Setting Up a Company in Ireland: The Transcript
Did you happen to miss our webinar on company formation and taxation in Ireland?
If so, don’t worry as we’ve got you covered.
Find below the event’s full transcript for your reading pleasure. A huge thank you to Damien Malone, Founder & Managing Partner of Malone & Co., in Ireland for taking the time to share his knowledge on his jurisdiction with all of us.
For now, here are some of the event’s main questions and highlights.
How does the process of setting up a company in Ireland work?
“Every Irish company must have a director, it must have a shareholder and it must have a company secretary. Now, if there's only one director in the business, that same person can’t be the company secretary. Of course, firms like ours can provide an outsourced nominee company secretary for that. The director must be resident in an EEA country and if they're outside of the EEA region, they will have to purchase an insurance bond. Now, the bond costs about 2000 Euros for two years and it gets renewed then. And I suppose we would work with many clients who would purchase the bond or other international businesspeople who would have a local presence on the board for that purpose and the management of the Irish operations. So we would get that information from any prospective clients; once we have all that, we can then proceed with drafting the incorporation papers on their behalf. We're often told how quick the process is in Ireland and how straightforward and easy it is in comparison to many other jurisdictions. We'd generally have the paperwork ready within a day of getting an order; we do need it back in original format and once we have it back in original format, we make the application to our company's office in Ireland and we will have the company usually within three or four days. So that's the timeframe. Obviously, the next steps, once the company is incorporated, is to get the company registered for the relevant taxes and to commence a bank account opening for the client.”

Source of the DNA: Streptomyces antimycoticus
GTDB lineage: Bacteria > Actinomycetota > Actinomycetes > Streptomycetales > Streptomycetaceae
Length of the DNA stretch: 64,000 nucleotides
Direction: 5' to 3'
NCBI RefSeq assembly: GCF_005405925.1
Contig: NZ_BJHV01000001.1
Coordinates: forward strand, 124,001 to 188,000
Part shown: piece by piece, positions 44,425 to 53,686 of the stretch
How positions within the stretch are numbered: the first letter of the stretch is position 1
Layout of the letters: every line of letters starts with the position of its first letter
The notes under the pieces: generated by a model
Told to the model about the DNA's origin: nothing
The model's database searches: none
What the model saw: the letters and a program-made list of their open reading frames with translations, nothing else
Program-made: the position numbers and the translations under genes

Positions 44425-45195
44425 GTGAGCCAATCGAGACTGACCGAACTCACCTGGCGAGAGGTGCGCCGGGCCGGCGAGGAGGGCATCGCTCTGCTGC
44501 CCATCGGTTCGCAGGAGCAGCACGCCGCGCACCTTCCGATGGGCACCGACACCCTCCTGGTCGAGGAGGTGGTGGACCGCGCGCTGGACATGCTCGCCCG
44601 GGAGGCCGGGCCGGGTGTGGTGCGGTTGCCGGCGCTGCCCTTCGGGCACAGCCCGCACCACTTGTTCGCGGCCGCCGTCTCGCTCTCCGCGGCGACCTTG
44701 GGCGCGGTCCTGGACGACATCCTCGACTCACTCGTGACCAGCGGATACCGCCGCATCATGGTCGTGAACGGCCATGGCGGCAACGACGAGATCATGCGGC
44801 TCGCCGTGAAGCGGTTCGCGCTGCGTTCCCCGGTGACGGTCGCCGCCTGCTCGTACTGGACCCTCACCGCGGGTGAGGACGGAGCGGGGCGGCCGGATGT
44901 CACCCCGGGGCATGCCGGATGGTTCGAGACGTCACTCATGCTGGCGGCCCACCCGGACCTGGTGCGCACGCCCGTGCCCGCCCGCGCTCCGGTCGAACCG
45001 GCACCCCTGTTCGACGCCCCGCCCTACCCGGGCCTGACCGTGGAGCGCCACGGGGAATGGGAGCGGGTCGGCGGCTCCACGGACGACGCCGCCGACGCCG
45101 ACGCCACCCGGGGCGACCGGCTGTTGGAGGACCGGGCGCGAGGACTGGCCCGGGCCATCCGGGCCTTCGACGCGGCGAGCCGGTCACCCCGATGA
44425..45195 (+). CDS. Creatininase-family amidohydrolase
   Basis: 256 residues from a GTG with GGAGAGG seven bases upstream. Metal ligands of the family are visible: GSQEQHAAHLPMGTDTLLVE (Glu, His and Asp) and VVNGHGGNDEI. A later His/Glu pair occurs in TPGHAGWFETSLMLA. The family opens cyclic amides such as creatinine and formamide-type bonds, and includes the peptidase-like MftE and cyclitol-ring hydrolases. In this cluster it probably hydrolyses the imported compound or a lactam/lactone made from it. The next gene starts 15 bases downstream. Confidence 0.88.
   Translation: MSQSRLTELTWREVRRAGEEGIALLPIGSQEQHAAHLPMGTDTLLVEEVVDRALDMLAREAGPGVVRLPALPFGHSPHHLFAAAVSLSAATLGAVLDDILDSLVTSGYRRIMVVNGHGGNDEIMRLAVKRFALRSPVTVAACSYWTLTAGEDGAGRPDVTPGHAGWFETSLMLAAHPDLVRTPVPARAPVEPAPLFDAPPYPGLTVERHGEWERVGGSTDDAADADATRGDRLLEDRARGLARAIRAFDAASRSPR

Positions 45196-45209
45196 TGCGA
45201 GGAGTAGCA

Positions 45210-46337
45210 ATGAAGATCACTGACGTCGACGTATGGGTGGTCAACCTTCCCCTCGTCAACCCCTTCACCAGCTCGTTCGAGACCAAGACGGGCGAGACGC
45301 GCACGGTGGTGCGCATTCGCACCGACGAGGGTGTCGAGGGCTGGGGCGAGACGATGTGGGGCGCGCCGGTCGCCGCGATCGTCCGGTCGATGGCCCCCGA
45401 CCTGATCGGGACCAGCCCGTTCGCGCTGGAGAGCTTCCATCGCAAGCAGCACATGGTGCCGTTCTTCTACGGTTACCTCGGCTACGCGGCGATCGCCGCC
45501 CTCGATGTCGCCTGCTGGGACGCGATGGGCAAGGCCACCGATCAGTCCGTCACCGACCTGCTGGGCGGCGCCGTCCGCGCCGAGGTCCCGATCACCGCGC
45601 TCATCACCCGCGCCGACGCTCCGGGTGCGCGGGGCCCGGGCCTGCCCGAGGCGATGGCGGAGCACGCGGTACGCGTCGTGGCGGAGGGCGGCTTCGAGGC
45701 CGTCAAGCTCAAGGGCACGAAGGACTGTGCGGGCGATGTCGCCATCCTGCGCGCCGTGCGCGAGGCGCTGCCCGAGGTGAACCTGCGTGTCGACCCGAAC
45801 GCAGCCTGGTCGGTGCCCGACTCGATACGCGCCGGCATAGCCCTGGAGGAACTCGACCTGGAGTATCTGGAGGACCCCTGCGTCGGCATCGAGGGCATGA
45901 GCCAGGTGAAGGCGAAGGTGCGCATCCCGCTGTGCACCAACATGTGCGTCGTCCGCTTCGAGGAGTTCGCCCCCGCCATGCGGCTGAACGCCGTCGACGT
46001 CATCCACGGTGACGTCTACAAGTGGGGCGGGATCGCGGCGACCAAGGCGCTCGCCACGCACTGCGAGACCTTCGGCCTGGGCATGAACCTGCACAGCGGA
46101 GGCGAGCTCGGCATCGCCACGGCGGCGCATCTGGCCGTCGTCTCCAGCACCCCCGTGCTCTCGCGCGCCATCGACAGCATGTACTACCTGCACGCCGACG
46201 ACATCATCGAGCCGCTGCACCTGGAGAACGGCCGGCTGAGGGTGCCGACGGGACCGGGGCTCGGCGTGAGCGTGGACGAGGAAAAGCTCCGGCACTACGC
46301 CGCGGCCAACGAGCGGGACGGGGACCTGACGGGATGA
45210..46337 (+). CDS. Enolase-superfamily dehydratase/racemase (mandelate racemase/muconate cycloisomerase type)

What are some of the accounting and tax obligations that companies have in Ireland?
“So the first obligation is every company after six months has to file an annual return with the company's registration office, which is a very straightforward and simple administrative return. It's just the declaration essentially of the company particulars and the company officers. After that, annually, every company has an obligation to prepare its annual accounts. They have to file what we call abridged accounts or statements, which are a shortened version of their actual financial statements on the public registry in Ireland. I suppose that can be a bit contentious for some clients for obvious confidentiality reasons. It's important to know and to have an accountant that knows what should be disclosed and what shouldn't with the objective of keeping the disclosures to the bare minimum at all times. There are some ways around that as well that we can touch on later, one of which is setting up an unlimited company over here. Unlimited companies generally don't have to file their annual accounts but, of course, the issue with that is the shareholders have unlimited liability protection for the debts of the business. But some people still love it just to have the confidentiality benefit.”
What other sorts of companies are available that you could open?
“You have quite a few options. Obviously, I would say 97% or 98% of the companies that we incorporated are just a standard limited company type, which is what I've explained to you above. You have another limited type of company that's called a DAC, a designated activity company. The main difference between this and the standard limited company is the DAC can only do the activities that are stated in its objects, memorandum and articles. So unlike a normal limited company that's basically free to engage in and carry on any business that its director sees fits, the DAC must stick to what is outlined in its constitution documents. The type of cases where we would maybe see DACs being used is, let's say, two parties are getting into a specific joint venture. In order just to narrow the focus of what the activities of the venture is they might decide to incorporate a DAC for that purpose. We would also see certain businesses maybe that are under the regulation of the Central Bank in Ireland; they actually have to be designated activity companies as well.”